In the section we read for last class on “the logic of sublimity” Zizek uses this point to draw a distinction between Kant’s and Hegel’s notions of the sublime. Don’t worry about remembering all the details of the Kantian and Hegelian positions. The key point to remember is that although Kant describes the sublime in terms of the unknowability of “the thing in itself” (i.e., the radical particular as it is “in itself,” before or beyond how we conceptualize it “for us”), we should not let the rather static and objective connotations of the word “thing” mislead us. A better term for the thing in itself would be flux: the essentially chaotic substrate of reality, like that of quantum particles: the stability and understandability of the world we appear to inhabit would not be possible without radically distorting–freezing and chopping up–this primal flux. Zizek emphasizes that the we miss this point if we think of this flux as a true world behind the apparent one because the whole logic of the dichotomy of truth and illusion, essence and appearance, only makes sense in a constructed world of appearances like ours. the primal flux, which knows nothing of appearance, likewise can have nothing to do with what we think of as the essence beyond appearance.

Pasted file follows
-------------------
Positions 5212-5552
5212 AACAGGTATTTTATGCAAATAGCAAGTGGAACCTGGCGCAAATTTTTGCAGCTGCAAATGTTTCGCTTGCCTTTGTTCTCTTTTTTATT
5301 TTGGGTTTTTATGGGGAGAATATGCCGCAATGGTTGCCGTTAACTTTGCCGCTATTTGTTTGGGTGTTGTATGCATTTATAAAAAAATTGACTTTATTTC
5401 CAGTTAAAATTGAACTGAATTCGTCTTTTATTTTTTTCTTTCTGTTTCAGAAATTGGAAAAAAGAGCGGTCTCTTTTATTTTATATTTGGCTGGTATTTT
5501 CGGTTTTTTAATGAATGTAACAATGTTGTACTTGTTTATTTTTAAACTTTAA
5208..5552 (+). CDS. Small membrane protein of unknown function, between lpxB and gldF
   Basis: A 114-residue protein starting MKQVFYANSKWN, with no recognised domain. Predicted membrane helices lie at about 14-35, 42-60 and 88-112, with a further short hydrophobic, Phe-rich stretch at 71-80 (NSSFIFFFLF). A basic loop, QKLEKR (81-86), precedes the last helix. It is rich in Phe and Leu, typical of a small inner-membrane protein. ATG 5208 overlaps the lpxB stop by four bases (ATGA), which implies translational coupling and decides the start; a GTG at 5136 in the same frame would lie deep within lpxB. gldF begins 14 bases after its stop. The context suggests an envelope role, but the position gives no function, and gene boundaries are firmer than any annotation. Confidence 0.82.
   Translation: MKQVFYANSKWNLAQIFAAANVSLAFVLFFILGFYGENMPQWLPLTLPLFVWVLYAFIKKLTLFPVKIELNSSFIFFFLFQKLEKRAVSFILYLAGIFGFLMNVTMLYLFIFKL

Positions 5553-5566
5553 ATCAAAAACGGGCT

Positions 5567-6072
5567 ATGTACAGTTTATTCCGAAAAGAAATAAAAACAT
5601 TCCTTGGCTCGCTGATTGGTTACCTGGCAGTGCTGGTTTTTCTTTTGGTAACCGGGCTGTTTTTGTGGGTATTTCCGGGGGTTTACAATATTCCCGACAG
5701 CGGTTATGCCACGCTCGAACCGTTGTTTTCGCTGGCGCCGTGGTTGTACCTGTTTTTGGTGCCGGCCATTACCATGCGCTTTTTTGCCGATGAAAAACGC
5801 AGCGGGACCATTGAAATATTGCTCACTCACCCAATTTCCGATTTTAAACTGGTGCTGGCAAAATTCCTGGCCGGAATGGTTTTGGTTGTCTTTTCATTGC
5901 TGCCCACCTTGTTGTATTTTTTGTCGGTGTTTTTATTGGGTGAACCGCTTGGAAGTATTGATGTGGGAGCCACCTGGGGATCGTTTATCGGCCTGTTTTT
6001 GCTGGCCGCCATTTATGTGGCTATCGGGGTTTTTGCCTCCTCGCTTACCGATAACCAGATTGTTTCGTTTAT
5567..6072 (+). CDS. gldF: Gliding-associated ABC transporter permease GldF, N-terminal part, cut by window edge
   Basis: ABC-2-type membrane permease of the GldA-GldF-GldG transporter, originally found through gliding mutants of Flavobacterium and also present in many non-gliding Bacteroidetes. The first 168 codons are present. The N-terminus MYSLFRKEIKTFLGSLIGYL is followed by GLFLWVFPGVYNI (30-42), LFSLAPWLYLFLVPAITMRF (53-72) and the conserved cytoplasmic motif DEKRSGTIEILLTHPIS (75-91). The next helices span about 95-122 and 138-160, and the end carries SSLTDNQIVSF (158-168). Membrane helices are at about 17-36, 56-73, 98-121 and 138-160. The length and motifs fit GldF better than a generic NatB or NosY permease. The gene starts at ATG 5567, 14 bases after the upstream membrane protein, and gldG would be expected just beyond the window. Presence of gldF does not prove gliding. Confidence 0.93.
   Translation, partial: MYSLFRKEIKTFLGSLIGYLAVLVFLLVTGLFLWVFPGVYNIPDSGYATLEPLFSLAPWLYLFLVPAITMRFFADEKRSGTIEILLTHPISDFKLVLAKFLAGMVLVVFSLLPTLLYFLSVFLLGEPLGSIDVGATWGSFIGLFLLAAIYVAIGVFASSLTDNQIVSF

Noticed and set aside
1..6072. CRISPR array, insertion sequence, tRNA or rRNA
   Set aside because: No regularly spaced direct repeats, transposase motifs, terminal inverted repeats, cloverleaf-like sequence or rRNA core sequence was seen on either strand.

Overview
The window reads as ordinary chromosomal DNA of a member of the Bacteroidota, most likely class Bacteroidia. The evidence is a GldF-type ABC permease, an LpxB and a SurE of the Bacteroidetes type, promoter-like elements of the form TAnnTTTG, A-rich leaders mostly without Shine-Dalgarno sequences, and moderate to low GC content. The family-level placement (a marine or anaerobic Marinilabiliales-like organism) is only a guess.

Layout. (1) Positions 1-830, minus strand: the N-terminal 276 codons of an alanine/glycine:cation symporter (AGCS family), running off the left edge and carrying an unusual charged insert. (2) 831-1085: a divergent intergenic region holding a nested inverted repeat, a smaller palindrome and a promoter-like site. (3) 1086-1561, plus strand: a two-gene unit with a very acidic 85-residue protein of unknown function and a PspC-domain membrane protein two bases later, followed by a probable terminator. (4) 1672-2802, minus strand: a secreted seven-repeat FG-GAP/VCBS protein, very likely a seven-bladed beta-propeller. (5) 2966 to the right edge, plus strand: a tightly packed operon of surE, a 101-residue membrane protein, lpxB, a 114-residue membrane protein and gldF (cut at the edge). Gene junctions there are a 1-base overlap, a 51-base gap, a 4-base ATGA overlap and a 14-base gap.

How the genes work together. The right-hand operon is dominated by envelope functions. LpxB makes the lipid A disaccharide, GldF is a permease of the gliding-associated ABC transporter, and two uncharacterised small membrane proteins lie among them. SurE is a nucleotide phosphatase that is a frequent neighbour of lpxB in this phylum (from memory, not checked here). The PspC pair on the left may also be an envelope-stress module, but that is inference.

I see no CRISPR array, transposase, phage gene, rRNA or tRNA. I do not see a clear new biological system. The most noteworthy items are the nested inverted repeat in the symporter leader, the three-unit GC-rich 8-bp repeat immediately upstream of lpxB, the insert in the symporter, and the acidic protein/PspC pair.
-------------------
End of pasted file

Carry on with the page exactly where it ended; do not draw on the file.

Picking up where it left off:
So, when it comes to overcoming the illusions of appearances, the best that we can hope for is to open up those illusions to dialectical interplay with the idea of essence to which they’re opposed. But this is an utterly distinct objective from that of returning to an essence per se beyond all appearance. Indeed, as Zizek emphasizes, to hold out for the latter objective is just to keep falling for the key deception of appearance, which is its claim to reveal definitive and unadulterated truth. we extricate ourselves from this deception not by demanding the truth it conceals but by attending instead to the dialectical interdependence and interplay of truth and illusion.